Re: DISCOVER/Neanderthal/Homo Sap.

Gerrit Hanenburg (
Mon, 4 Sep 1995 16:07:34 GMT (H. M. Hubey) wrote:

Your previous reply was somewhat meager.Thanks for the additional comment.
Now I get the point.

Your example illustrates:
If all the different breeds of Canis familiaris were only known from
fossils,most of them would have been assigned to a different species or even
a different genus.And we would have been plain wrong.
So,how can I assess that Neanderthals are a different species,reproductively
isolated from modern humans,just on the basis of some (in your opinion) minor
anatomical differences?

>The fact is that the hotdog dachshund is a dog, just like the
>sleek and large Afghan hound. A bulldog is a dog, just like the
>Kangal. etc. Now explain why the "theory" that the Neanderthals
>and the Cro-magnons were a different species because of some
>bumps on the skull or some other small change in skull shapes
>doesn't operate with dogs.

According to the biological species concept all dogs belong to same species.
This is by definition because they are still able to interbreed (in
principle,although I doubt a Chihuahua and Great Dane can actually be crossed
without in vitro fertilization techniques).However the biological species
concept is not applicable to the fossil record.What we have here is,I think,a
confusion of biological species and palaeontological species.A
palaeontological species is established on the basis of morphology and
stratigraphy and doesn't necessarily coincide with a biological species (that
would have been wonderful).It may well be that a palaeontological species is
just a morphological cluster of individuals deemed useful to establish.It may
also have been a biological species but that status is hypothetical.Can we
gain any confidence as to the status of a palaeontological species like the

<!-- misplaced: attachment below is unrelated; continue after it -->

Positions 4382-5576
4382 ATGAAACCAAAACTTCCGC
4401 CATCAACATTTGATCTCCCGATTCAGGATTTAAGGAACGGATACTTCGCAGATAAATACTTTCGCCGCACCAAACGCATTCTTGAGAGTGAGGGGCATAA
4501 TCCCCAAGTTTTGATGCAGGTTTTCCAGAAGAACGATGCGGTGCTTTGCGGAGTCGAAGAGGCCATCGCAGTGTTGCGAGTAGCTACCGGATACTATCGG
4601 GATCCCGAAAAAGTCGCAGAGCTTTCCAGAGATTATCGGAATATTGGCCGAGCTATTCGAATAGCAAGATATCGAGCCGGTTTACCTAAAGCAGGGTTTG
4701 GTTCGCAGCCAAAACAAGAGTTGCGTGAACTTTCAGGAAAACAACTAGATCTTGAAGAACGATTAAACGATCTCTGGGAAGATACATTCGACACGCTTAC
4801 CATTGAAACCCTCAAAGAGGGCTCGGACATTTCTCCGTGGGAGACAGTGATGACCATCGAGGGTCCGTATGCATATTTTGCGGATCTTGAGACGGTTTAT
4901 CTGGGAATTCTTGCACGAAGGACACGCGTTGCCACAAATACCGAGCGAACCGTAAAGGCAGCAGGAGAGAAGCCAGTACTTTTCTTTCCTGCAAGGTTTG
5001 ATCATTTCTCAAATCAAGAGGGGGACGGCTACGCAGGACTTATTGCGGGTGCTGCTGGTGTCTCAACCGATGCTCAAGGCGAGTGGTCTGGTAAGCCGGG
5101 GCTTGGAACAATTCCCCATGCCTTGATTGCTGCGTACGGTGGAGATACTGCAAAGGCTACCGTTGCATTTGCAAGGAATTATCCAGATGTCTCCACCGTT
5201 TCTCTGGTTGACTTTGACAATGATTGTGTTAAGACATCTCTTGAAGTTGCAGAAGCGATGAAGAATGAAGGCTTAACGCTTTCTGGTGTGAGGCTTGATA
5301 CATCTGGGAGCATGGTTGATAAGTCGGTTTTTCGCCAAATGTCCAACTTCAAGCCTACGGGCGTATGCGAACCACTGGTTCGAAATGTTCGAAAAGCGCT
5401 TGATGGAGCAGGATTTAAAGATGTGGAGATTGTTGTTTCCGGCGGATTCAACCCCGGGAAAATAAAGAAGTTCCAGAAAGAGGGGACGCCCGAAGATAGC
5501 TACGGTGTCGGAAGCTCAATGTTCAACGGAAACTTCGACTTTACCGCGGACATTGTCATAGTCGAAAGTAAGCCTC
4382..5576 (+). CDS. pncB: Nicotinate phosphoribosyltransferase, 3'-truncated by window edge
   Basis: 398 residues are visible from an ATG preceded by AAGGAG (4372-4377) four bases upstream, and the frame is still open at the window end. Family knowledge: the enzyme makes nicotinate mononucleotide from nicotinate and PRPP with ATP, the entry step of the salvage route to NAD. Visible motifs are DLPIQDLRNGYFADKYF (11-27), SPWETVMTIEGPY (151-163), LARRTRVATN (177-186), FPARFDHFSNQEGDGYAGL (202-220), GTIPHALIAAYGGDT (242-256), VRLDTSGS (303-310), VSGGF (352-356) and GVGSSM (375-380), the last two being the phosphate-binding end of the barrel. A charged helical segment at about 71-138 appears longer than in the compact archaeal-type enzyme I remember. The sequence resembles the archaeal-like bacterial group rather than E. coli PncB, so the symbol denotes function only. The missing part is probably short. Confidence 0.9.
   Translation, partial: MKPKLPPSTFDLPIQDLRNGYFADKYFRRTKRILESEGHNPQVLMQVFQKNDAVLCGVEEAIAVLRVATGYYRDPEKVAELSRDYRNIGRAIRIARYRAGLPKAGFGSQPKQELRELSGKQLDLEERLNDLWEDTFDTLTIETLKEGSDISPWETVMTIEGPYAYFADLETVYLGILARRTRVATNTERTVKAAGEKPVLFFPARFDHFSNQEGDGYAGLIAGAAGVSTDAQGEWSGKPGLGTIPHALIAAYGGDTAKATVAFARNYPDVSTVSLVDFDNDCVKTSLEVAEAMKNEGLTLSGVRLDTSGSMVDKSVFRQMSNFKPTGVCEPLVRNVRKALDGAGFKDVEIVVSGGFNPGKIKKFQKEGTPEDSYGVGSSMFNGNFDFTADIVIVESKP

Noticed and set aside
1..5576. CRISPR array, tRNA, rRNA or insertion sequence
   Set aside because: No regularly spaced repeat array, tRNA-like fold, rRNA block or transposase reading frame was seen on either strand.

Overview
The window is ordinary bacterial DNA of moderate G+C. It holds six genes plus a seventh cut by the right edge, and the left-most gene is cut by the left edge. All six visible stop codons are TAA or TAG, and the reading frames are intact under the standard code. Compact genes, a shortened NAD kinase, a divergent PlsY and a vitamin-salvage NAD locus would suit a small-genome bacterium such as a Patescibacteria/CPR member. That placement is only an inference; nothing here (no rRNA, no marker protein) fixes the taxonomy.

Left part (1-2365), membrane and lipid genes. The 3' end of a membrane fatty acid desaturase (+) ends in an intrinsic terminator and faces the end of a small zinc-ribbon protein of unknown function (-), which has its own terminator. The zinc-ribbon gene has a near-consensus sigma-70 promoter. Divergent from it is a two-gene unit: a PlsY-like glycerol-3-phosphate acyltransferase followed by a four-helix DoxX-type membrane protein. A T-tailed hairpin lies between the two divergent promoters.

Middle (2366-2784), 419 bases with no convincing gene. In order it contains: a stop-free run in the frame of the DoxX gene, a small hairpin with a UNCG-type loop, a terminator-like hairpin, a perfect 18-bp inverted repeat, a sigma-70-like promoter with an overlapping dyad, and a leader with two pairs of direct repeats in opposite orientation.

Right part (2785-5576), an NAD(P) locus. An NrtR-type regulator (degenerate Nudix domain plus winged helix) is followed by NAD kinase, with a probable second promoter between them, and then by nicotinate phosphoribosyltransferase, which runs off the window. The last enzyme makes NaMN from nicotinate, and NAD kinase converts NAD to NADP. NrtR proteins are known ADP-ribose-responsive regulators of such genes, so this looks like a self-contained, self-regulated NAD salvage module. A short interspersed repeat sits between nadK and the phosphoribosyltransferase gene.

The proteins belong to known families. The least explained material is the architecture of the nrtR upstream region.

Neanderthal.I think we can,by comparing the differences between Neanderthals
and modern humans with those between other "wildtype" species.We shouldn't
compare them with the domestic dog but with a natural species cluster such as
that of the Cape fox,red fox,fennec fox,kit fox and Artic fox (all full
species) because we may assume that these species have been subject to the
same proces of natural selection as Neanderthals and early modern humans.
(even better of course is to compare them with other primate groups)

>What makes artificial selection different. Does it work against
>the laws of genetics? Or does it merely speed things up in
>a specific direction according to the selector?

Domestication is an evolutionary process.It doesn't violate any genetic
laws.The different breeds of dogs can be considered an adaptive radiation
into a new ecological niche (domestic association with humans) which has led
to major morphological differences but no reproductive isolation
(yet),possibly because of the recency of the process.
An important difference however between artificial and natural selection is
intentionality.Natural selection has no intentions,no goal and doesn't plan
ahead.Artificial selection in its most advanced forms is more like designing.
The speeding up of the process may also be of great importance for it may be
this that leads to uncoupling of morphological change and speciation (i.e.the
establishment of reproductive isolation).It's conceivable that morphology is
more subject to change under artificial selection while the processes that
may lead to reproductive isolation are less so.(they may have a more random
character. one instance only one major event like a chromosomal
inversion may be enough for genetic incompatibility while in another case the
cumulation of several genetic events is required.Artificial selection may not
have any influence on this).